Originally posted 19 Jan 20
Here are two excerpts:
Yet history is full of examples of how technology’s virtues aren’t guaranteed. Internal combustion engines allowed people to travel beyond their own areas but also caused more accidents. The internet made it possible to connect with anyone and get information from anywhere, but also easier for misinformation to spread.
These lessons teach us that we need to be clear-eyed about what could go wrong. There are real concerns about the potential negative consequences of AI, from deepfakes to nefarious uses of facial recognition. While there is already some work being done to address these concerns, there will inevitably be more challenges ahead that no one company or industry can solve alone.
But principles that remain on paper are meaningless. So we’ve also developed tools to put them into action, such as testing AI decisions for fairness and conducting independent human-rights assessments of new products. We have gone even further and made these tools and related open-source code widely available, which will empower others to use AI for good. We believe that any company developing new AI tools should also adopt guiding principles and rigorous review processes.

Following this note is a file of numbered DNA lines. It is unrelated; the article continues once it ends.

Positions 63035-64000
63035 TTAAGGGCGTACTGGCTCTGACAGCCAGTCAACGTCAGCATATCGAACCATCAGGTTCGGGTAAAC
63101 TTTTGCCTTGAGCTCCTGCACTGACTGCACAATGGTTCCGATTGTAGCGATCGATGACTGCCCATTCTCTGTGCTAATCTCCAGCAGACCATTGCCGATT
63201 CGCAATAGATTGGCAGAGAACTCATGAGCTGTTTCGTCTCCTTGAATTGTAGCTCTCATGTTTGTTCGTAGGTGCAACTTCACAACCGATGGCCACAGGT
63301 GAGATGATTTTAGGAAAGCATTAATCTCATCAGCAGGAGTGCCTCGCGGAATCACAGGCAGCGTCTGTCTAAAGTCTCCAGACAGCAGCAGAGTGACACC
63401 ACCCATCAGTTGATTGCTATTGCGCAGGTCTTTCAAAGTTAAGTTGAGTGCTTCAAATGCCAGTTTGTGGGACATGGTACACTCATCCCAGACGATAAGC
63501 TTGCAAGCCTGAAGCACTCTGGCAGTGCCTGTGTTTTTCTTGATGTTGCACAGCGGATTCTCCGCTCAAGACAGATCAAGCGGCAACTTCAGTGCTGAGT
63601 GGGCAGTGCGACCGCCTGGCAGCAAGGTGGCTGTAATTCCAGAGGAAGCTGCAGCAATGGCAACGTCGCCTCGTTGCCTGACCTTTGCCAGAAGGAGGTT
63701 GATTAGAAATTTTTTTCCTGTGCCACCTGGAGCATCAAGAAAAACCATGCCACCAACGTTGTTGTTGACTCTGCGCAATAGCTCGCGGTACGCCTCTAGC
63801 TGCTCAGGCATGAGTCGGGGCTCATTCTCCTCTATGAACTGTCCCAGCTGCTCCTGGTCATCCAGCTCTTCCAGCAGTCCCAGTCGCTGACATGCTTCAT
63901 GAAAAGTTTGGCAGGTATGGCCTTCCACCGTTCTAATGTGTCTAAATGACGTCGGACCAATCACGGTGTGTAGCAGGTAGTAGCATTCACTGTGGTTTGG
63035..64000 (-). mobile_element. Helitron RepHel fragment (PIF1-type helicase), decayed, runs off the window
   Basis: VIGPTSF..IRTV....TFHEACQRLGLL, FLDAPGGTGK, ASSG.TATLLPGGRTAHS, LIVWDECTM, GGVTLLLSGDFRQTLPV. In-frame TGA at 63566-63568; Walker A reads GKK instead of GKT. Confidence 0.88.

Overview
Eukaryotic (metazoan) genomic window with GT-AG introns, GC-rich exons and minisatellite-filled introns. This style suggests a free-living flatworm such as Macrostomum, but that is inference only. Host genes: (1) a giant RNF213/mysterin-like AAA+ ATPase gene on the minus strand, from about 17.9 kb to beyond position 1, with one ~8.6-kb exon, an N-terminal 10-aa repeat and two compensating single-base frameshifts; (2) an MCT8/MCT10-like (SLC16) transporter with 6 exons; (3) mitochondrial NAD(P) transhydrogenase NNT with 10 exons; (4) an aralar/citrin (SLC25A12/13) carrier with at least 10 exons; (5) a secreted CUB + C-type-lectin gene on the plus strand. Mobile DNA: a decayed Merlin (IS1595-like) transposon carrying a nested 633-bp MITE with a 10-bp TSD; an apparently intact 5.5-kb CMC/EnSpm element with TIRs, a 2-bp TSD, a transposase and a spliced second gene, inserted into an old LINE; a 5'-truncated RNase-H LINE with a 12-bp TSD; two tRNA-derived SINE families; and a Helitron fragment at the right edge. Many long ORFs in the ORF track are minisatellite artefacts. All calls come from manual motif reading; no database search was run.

Government regulation will also play an important role. We don’t have to start from scratch. Existing rules such as Europe’s General Data Protection Regulation can serve as a strong foundation. Good regulatory frameworks will consider safety, explainability, fairness and accountability to ensure we develop the right tools in the right ways. Sensible regulation must also take a proportionate approach, balancing potential harms, especially in high-risk areas, with social opportunities.
Regulation can provide broad guidance while allowing for tailored implementation in different sectors. For some AI uses, such as regulated medical devices including AI-assisted heart monitors, existing frameworks are good starting points. For newer areas such as self-driving vehicles, governments will need to establish appropriate new rules that consider all relevant costs and benefits.